It’s always good to know what your kids are watching and doing online and to keep talking about it. Read our guide on talking to children about healthy internet use.

Routines and structure

Whether it’s during school time, the weekend or holidays, it can be helpful to plan the day and the week.

If we’re at home all the time, it’s easy to lose track of time or end up doing the same old things and feeling bored.

Try and plan your day

Think about having a time to start the day together – even if it's just having breakfast together.

Nobody is saying you need a colour-coded timetable for every hour and minute – though if you like that kind of thing, it certainly passes the time.

Try and keep mealtime and bedtime routines consistent

Keeping mealtimes and bedtime routines in place gives a sense of consistency.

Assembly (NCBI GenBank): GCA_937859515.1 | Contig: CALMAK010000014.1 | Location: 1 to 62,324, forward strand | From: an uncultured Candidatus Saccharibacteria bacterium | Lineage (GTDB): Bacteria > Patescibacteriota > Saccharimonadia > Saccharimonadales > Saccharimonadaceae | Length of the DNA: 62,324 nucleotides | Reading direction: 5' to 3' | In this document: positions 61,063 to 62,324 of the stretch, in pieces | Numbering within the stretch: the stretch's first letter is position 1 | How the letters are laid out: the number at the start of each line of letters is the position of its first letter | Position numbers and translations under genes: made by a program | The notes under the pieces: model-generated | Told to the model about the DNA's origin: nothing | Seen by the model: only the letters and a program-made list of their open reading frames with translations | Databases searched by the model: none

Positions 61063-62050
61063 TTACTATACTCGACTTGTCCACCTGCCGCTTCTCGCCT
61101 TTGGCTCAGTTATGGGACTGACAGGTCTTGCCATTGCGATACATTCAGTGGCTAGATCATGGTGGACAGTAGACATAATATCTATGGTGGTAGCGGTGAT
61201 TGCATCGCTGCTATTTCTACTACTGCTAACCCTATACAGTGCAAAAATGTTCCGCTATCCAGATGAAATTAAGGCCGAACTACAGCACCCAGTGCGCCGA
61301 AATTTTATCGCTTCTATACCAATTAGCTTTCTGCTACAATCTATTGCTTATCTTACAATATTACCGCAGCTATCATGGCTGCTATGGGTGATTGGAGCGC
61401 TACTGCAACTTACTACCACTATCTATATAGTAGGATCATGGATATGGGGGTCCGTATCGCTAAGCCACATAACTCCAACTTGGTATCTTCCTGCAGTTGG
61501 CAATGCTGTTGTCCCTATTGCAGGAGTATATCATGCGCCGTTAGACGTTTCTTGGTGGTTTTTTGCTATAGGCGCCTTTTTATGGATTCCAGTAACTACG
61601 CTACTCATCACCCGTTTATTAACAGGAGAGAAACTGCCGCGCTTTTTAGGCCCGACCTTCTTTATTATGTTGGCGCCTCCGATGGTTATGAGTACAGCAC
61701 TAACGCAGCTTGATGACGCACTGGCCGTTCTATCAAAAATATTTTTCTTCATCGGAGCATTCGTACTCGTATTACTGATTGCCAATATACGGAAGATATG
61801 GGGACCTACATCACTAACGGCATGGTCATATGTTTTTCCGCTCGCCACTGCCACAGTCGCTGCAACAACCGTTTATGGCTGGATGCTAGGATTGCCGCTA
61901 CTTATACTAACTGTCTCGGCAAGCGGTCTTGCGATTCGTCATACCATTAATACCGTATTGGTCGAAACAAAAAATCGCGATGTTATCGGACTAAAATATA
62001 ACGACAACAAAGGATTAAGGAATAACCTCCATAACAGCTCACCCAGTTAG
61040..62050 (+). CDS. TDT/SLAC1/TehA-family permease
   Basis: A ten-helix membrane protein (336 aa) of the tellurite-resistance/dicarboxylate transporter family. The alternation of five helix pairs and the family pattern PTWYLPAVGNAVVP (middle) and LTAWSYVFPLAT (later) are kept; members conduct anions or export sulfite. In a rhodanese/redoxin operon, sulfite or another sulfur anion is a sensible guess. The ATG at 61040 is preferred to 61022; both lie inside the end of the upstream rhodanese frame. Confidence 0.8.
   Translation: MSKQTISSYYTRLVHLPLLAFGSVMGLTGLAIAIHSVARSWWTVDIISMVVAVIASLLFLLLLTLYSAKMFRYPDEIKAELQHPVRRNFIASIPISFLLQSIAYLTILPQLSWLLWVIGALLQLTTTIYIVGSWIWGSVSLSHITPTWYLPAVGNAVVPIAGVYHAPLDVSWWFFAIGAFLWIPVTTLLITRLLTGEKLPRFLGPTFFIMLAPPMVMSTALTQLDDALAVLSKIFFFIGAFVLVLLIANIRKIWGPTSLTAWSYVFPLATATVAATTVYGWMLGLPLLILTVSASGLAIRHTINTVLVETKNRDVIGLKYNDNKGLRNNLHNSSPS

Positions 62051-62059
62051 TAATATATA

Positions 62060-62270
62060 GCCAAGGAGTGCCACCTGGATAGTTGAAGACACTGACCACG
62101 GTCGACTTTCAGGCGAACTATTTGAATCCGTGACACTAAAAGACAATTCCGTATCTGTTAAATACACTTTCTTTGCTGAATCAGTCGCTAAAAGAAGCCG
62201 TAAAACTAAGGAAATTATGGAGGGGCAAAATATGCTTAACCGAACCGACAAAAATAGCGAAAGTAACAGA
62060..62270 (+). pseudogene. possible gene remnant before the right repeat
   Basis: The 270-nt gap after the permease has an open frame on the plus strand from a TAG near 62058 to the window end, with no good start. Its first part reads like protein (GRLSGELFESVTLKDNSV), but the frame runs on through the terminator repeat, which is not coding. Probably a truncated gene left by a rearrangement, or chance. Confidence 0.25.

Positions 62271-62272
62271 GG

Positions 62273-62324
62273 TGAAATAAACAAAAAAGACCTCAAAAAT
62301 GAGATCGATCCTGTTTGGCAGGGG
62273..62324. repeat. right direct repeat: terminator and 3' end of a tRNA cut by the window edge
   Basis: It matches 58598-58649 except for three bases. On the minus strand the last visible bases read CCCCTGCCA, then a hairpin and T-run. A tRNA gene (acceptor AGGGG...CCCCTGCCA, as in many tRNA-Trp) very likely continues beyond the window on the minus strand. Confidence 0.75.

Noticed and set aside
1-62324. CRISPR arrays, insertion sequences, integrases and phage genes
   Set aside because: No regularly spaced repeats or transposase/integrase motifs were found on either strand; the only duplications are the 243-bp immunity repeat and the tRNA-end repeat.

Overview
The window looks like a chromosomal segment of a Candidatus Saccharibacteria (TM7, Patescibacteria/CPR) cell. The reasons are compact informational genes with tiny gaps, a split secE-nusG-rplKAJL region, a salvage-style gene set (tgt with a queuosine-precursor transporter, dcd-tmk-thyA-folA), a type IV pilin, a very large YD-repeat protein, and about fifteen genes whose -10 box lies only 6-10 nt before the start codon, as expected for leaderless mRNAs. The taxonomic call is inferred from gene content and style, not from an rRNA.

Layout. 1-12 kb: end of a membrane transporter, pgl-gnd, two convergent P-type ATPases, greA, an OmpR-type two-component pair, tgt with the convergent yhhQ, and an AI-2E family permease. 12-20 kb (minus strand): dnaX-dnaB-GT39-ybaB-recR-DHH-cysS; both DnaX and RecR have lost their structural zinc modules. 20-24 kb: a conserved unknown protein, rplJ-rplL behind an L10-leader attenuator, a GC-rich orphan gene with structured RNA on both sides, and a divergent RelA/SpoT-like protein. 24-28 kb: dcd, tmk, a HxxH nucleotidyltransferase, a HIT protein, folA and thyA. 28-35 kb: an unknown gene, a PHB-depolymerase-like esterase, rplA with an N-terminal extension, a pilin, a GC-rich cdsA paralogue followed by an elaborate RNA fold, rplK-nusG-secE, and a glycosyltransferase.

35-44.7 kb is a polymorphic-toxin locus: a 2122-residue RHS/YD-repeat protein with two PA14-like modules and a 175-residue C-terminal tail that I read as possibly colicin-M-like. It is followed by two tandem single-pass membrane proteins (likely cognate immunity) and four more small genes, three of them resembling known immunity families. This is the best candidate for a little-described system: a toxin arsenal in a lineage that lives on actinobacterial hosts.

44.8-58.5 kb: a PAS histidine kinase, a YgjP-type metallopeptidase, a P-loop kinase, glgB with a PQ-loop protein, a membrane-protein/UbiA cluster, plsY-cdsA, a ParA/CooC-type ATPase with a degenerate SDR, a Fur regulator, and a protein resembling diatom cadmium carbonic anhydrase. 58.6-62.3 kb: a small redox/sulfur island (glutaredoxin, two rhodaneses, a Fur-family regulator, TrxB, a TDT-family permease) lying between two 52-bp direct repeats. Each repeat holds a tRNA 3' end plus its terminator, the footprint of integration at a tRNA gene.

A weekly meal planner can help plan your shopping and give you all something to look forward to. It’s even better if everyone gets a chance to have their favourite meal and the kids help prepare food.

Children show stress differently, so they may take longer to fall asleep or find it hard to settle into activities they usually enjoy.

Sleep is important for teenagers, and allowing them to sleep in a little, if possible, may help them cope with their challenges.

Allocating chores and rewarding them for doing them can help with children’s boredom, give them a sense of achievement, and take some of the burdens from us. Even very young children can help if you turn it into a game – teaching them about helping and responsibility.

Helping children with schoolwork at home